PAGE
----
Loading ...
Sorry, an error occurred while loading the content.

arbitrary sample

Expand Messages
  • louise
    *The Ideal* The ideal is enmity toward the human. - Man naturally loves finitude. The introduction of the ideal is to him the greatest agony; of course, if it
    Message 1 of 2 , Jan 31, 2006
    • 0 Attachment
      *The Ideal*

      The ideal is enmity toward the human. - Man naturally loves finitude.
      The introduction of the ideal is to him the greatest agony; of course,
      if it is introduced very poetically as fascinating make-believe, well,
      this he accepts with pleasure.
      But when the idea is introduced as the requirement, an ethical
      religious demand - it is the most terrifying agony for man. In the
      most agonizing way it slays for him everything in which he actually
      has his life. In the most agonizing way it shows him his own
      wretchedness. In the most painful way it keeps him in sleepless
      unrest; whereas finitude quiets him down in a life given over to
      enjoyment.
      This is why Christianity has been called and is enmity toward the
      human.

      ----------------------

      Soren Kierkegaard [not dated, 1854]
      "Journals and Papers", tr. Hong & Hong. Indiana U.P. 1970.
    • seriously.merry
      ... (quoting SK) ... given over to enjoyment. If this idea could be proven, as well as Freud s idea of the death instinct - violence, suicides, etc., you
      Message 2 of 2 , Feb 1, 2006
      • 0 Attachment
        --- In existlist@yahoogroups.com, "louise" <hecubatoher@y...> wrote:
        (quoting SK)

        >Man naturally loves finitude ... finitude quiets him down in a life
        given over to enjoyment.>

        If this idea could be proven, as well as Freud's idea of the "death
        instinct" - violence, suicides, etc., you might have something. I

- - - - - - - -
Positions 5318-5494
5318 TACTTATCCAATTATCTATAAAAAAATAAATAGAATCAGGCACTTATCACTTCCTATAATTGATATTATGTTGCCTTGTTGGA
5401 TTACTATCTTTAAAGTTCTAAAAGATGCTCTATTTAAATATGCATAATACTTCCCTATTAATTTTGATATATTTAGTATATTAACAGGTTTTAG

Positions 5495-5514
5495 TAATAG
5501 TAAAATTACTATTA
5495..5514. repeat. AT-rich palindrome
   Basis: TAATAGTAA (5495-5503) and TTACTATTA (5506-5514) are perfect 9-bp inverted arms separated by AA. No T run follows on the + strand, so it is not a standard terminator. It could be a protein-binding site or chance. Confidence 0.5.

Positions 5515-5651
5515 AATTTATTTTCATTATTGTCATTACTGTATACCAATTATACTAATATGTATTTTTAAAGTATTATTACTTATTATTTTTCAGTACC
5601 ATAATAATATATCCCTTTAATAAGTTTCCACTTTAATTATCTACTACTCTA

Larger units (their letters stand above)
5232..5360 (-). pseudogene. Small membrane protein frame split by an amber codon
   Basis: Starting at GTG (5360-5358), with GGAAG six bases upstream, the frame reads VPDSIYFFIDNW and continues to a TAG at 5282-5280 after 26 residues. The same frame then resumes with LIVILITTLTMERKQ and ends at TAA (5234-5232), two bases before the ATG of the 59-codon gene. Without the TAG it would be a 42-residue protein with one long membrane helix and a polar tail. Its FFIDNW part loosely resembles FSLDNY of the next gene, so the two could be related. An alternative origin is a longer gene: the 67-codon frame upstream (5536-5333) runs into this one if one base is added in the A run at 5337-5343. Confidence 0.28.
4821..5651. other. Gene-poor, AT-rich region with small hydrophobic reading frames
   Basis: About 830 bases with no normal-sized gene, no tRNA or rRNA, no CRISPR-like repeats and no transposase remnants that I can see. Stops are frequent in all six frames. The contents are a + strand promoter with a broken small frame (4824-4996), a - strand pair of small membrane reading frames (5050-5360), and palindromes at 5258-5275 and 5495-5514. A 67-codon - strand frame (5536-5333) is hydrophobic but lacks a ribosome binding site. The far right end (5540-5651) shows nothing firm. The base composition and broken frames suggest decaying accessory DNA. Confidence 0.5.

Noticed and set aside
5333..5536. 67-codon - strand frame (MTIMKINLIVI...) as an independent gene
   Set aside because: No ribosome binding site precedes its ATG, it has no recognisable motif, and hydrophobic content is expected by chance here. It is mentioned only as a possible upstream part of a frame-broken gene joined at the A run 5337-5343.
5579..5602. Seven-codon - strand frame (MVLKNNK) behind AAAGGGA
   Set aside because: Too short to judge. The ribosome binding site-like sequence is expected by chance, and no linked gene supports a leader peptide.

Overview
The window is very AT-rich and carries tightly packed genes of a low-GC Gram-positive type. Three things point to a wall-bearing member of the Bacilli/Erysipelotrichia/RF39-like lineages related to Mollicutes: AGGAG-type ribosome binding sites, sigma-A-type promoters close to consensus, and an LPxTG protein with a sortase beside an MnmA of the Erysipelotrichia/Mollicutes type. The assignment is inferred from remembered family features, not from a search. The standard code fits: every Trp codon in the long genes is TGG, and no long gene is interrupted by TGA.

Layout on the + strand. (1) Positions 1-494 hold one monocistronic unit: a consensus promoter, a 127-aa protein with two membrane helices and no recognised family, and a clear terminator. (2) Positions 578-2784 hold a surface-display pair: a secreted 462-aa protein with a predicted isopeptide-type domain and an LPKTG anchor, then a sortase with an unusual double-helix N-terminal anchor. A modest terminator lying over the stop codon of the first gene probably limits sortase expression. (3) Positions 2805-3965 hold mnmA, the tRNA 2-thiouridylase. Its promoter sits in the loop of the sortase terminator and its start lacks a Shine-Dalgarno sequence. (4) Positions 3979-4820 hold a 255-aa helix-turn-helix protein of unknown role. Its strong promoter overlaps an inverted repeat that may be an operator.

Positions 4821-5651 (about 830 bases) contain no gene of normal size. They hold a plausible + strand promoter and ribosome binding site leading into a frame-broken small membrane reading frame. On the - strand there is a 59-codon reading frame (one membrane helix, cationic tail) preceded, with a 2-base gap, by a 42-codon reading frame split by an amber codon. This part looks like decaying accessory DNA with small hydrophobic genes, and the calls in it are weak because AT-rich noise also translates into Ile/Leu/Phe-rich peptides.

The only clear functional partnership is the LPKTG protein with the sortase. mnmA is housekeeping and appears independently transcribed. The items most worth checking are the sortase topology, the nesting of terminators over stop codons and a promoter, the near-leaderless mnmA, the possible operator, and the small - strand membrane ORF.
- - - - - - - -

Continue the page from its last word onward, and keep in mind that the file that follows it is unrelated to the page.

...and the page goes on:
realize you didn't suggest proof was necessary; or that these ideas
        should even be linked, but I'm expressing an opinion that if Freud's
        could be proven via modern science, that would also prove SK's. I do
        agree that ideals are agony. An interesting post, unless I entirely
        missed some irony. I can tolerate abitrary examples of SK, since he
        obviously began in earnest the philosophy of scepticism about gawd,
        but the whole theist/atheist debate doesn't really seem relevant to
        me. If these, their assertions were proven, would they validate
        nihilism or anarchy? My inquiry to any diety would be, why do turtles
        and trees have such differing finitude(s) than humans? Perhaps human
        awareness isn't such a wonderful evolution? Maybe annihilation is a
        response to such a "gift." Mary

        > *The Ideal*
        >
        > The ideal is enmity toward the human. - Man naturally loves
        finitude.
        > The introduction of the ideal is to him the greatest agony; of
        course,
        > if it is introduced very poetically as fascinating make-believe,
        well,
        > this he accepts with pleasure.
        > But when the idea is introduced as the requirement, an ethical
        > religious demand - it is the most terrifying agony for man. In the
        > most agonizing way it slays for him everything in which he actually
        > has his life. In the most agonizing way it shows him his own
        > wretchedness. In the most painful way it keeps him in sleepless
        > unrest; whereas finitude quiets him down in a life given over to
        > enjoyment.
        > This is why Christianity has been called and is enmity toward the
        > human.
        >
        > ----------------------
        >
        > Soren Kierkegaard [not dated, 1854]
        > "Journals and Papers", tr. Hong & Hong. Indiana U.P. 1970.
        >
      Your message has been successfully submitted and would be delivered to recipients shortly.